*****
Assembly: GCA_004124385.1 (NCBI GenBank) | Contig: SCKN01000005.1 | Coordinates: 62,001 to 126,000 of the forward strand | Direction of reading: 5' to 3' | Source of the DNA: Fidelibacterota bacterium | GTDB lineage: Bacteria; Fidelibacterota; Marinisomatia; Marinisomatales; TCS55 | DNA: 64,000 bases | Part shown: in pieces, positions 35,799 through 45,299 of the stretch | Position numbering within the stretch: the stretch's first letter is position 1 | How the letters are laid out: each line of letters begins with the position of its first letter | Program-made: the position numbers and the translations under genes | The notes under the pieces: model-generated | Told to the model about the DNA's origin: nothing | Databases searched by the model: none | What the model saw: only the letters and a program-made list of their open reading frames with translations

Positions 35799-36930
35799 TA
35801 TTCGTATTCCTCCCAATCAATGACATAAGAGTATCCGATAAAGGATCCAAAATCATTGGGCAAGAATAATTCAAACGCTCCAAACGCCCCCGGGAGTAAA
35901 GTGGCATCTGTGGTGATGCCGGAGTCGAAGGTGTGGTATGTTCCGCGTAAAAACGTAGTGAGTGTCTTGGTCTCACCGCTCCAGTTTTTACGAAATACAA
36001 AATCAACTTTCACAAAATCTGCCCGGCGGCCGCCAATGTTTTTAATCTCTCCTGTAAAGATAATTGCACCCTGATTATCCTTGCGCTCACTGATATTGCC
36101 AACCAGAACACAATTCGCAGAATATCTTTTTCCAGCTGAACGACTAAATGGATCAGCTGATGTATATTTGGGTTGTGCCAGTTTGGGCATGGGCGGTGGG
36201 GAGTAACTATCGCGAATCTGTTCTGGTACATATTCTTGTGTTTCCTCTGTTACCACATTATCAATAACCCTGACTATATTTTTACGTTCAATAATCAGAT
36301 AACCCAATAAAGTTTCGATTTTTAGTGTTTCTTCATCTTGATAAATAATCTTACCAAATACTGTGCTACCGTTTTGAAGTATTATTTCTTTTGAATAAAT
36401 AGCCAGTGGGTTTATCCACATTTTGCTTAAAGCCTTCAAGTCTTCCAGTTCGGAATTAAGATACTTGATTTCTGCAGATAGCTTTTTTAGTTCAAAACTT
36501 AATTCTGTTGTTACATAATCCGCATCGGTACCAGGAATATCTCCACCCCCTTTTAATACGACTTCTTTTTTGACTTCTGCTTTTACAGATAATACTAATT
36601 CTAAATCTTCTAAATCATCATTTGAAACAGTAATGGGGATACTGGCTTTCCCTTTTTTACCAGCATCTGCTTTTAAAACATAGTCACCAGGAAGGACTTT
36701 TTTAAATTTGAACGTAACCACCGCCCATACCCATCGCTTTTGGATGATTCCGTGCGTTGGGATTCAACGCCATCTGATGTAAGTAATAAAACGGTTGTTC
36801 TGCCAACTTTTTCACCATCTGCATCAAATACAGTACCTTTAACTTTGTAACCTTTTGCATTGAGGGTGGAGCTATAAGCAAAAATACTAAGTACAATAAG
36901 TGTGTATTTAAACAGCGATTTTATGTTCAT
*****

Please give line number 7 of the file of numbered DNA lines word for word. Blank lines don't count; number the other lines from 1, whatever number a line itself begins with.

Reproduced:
36101 AACCAGAACACAATTCGCAGAATATCTTTTTCCAGCTGAACGACTAAATGGATCAGCTGATGTATATTTGGGTTGTGCCAGTTTGGGCATGGGCGGTGGG